Now it was time to combine these two repositories for a single unified history. I wasn’t able to find a good tutorial for this on the web, other than one that used a third-party Debian utility and only hooked up the master branch, using a bogus intermediary commit to do it. On the other hand, simply copying the pack files, as mentioned in the Git Wiki–and demonstrated by the scripts linked from there–also appeared to be suboptimal: The new commits were not showing up in GitX! And besides, Ilari said, “just copying packs might not suffice. There can also be loose objects.” Well, we can’t have that, can we?

Ilari suggested git-fetch, the documentation for which says that it will “download objects and refs from another repository.” Perfect! I wanted to copy the objects from my CVS migration to the Subversion migration.

My first attempt failed: some commits showed up, but not others. Ilari pointed out that it wouldn’t copy remote branches unless you asked it to do so, via “refspecs.” Since I’d cloned the repositories to get rid of the duplicate commits created by git filter-branch, all of my lovingly recreated local branches were now remote branches. Actually, this is what I want for the final repository, so I just had to figure out how to copy them. What I came up with was this:

chdir $cvs;
my @branches = map { s/^\s+//; s/\s+$//; $_ } `git branch -r`;

chdir $svn;
system qw(git fetch --tags), $cvs;

for my $branch (@branches) {
    next if $branch eq 'origin/HEAD';
    my $target = $branch =~ m{/master|rev_1_[68]$} ? "$branch-cvs" : $branch;
    system qw(git fetch --tags), $cvs,

It took me a while to figure out the proper incantation for referencing and creating remote branches. Once I got the refs/remotes part figured out, I found that the master, rev_1_6, and rev_1_8 branches from CVS were overwriting the Subversion branches with the same names. What I really needed was to have the CVS branches grafted as parents to the Subversion branches. The #git channel again came to my rescue, where Fissure suggested that I rename those branches when importing them, do the grafts, and then drop the renamed branches. Hence the line above that adds “-cvs” to the names of those branches.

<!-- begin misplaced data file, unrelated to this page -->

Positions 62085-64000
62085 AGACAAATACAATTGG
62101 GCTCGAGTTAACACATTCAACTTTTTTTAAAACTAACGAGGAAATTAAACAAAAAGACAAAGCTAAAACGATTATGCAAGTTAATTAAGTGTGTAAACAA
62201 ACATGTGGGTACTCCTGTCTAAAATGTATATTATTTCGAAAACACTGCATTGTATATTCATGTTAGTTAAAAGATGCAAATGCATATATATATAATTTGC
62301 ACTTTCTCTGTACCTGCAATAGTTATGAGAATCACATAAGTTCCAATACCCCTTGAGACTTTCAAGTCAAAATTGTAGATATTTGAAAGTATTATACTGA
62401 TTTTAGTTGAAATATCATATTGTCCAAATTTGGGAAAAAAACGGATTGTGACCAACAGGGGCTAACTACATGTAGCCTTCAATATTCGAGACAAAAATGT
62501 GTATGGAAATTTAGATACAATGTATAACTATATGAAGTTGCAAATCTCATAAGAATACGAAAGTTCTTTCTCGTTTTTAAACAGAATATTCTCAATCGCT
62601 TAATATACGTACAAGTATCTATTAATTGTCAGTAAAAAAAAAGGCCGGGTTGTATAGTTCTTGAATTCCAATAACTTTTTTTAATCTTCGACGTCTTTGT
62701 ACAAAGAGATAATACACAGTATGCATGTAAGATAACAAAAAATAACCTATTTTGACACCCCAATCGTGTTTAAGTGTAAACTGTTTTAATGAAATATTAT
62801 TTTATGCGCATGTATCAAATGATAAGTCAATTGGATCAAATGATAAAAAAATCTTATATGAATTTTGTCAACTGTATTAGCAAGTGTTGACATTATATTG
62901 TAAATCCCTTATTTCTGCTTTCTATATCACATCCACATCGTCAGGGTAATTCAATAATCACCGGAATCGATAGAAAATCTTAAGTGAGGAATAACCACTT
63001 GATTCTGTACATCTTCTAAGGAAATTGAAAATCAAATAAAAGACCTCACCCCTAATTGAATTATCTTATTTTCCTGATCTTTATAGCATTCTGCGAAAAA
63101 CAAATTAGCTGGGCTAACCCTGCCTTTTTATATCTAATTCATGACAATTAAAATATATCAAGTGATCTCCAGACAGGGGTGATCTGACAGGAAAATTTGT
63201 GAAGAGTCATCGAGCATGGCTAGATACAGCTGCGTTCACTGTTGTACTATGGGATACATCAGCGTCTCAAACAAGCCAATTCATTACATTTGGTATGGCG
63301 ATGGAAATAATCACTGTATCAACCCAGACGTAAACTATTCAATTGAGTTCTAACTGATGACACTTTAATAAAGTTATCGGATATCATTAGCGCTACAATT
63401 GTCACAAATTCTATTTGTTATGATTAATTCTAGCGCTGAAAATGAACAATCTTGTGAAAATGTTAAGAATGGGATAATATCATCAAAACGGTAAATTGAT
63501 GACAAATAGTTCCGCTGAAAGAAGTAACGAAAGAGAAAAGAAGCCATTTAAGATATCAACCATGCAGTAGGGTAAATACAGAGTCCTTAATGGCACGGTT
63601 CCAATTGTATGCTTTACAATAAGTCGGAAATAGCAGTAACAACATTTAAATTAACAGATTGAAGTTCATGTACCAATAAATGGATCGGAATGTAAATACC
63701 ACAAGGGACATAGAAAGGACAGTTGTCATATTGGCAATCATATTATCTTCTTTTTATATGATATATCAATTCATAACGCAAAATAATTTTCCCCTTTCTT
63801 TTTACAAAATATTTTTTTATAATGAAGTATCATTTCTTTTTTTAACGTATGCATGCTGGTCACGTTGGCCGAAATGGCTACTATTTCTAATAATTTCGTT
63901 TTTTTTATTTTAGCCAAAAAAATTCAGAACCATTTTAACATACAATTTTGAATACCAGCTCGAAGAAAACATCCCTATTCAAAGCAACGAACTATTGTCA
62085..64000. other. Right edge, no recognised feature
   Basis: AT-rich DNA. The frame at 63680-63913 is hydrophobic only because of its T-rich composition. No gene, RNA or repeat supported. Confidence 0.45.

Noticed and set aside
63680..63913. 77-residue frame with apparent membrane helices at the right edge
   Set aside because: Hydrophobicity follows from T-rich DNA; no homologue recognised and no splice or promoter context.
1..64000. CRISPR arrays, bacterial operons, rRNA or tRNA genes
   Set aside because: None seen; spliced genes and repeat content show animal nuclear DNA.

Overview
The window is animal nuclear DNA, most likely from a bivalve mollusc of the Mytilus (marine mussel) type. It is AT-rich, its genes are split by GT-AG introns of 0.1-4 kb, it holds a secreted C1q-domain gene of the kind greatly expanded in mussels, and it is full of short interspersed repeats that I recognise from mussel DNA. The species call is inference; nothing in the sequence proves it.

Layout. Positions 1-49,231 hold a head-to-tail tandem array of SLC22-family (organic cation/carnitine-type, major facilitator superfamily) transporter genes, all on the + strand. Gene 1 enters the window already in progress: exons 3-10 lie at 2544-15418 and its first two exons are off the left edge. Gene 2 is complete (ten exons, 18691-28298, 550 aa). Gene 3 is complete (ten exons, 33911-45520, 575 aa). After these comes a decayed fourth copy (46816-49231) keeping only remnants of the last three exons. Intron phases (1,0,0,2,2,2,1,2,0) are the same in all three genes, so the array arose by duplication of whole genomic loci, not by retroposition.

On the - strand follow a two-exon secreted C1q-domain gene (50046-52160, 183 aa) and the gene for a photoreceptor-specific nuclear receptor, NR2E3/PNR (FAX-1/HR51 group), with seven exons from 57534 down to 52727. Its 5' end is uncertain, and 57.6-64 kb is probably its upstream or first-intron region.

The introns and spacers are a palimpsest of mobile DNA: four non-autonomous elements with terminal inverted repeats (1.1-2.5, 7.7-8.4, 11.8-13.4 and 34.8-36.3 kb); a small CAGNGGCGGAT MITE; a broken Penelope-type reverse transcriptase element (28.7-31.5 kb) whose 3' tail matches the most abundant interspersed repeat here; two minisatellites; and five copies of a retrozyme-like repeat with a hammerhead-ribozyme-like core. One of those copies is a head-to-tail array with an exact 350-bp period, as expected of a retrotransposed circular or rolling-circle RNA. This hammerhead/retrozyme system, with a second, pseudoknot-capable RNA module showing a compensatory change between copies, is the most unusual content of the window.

Once the branches were imported, I simply looked for the earliest commits to those branches in Subversion and mapped it to the latest commits to the same branches in CVS, then wrote their SHA1 IDs to .git/info/grafts, like so:

open my $fh, '>', ".git/info/grafts" or die "Cannot open grafts: $!\n";
print $fh '77a35487f18d68b96d294facc1f1a41745ad914c '
        => "835ff47ee1e3d1bf228b8d0976fbebe3c7f02ae6\n", # rev_1_6
            '97ef646f5c2a7c6f47c2046c8d289c1dfc30a73d '
        => "2b9f3c5979d062614ef54afd0a01631f746fa3cb\n", # rev_1_8
            'b3b2e7f53d789bea962fe8047e119148e28865c0 '
        => "8414b64a6a434b2117294c0568c1012a17bc863b\n", # master
close $fh;

With the branches all imported and the grafts created, I simply had to run git filter-branch to make them permanent and drop the temporary CVS branches:

system qw(git filter-branch --tag-name-filter cat -- --all);
unlink '.git/info/grafts';
system qw(git branch -r -D), "origin/$_-cvs" for qw(rev_1_6 rev_1_8 master);

Now I had a complete repository, but with duplicate commits left over by git-filter-branch. To get rid of those, I need to clone the repository. But before I clone, I need the remote branches to be local branches, so that the clone will see them as remotes. For this, I wrote the following function:

sub fix_branches {
    for my $remote (map { s/^\s+//; s/\s+$//; $_ } `git branch -r`) {
        (my $local = $remote) =~ s{origin/}{};
        next if $local eq 'master';
        next if $local eq 'HEAD';
        system qw(git checkout), $remote;